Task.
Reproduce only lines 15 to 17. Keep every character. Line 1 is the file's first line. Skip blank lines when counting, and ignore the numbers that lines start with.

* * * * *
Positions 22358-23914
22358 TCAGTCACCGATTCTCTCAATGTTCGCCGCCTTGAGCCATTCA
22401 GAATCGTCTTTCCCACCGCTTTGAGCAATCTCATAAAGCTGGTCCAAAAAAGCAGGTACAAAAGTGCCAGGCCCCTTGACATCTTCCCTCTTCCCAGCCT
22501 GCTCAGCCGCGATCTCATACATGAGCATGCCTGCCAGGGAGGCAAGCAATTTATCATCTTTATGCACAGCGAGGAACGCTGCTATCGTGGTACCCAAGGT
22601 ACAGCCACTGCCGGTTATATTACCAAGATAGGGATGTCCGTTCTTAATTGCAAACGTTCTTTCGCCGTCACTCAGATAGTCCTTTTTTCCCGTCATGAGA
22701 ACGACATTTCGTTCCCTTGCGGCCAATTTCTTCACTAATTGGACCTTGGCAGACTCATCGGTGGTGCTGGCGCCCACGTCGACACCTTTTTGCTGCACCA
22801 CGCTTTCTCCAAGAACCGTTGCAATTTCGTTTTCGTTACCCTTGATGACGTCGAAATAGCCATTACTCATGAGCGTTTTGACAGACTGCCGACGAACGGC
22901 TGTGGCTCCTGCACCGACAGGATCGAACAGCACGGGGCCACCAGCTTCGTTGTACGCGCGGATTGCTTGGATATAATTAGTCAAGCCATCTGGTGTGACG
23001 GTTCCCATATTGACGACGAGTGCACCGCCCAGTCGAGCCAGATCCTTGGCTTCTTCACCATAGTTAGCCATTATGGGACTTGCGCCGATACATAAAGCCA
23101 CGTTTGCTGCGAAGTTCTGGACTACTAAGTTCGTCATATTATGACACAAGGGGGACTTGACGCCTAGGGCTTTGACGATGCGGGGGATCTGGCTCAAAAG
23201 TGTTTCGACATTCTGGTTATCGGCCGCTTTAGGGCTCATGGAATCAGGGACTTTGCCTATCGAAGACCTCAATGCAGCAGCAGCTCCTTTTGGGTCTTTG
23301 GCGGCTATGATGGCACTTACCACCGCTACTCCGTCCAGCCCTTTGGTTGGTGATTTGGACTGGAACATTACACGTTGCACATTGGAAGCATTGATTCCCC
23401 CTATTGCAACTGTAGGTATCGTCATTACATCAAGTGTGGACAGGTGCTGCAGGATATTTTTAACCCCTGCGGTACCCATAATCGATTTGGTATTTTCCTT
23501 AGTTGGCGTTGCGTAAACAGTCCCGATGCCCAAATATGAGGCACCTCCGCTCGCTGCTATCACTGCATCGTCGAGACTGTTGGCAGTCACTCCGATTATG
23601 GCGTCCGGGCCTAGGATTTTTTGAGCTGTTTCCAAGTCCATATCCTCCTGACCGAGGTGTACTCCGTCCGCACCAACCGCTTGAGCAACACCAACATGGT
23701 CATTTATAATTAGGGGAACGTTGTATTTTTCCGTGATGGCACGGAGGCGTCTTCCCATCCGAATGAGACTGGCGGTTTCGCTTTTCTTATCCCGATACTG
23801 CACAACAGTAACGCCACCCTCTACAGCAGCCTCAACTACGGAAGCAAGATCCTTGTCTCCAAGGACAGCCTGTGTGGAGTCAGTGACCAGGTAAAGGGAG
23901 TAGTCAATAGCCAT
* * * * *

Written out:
23601 GCGTCCGGGCCTAGGATTTTTTGAGCTGTTTCCAAGTCCATATCCTCCTGACCGAGGTGTACTCCGTCCGCACCAACCGCTTGAGCAACACCAACATGGT
23701 CATTTATAATTAGGGGAACGTTGTATTTTTCCGTGATGGCACGGAGGCGTCTTCCCATCCGAATGAGACTGGCGGTTTCGCTTTTCTTATCCCGATACTG
23801 CACAACAGTAACGCCACCCTCTACAGCAGCCTCAACTACGGAAGCAAGATCCTTGTCTCCAAGGACAGCCTGTGTGGAGTCAGTGACCAGGTAAAGGGAG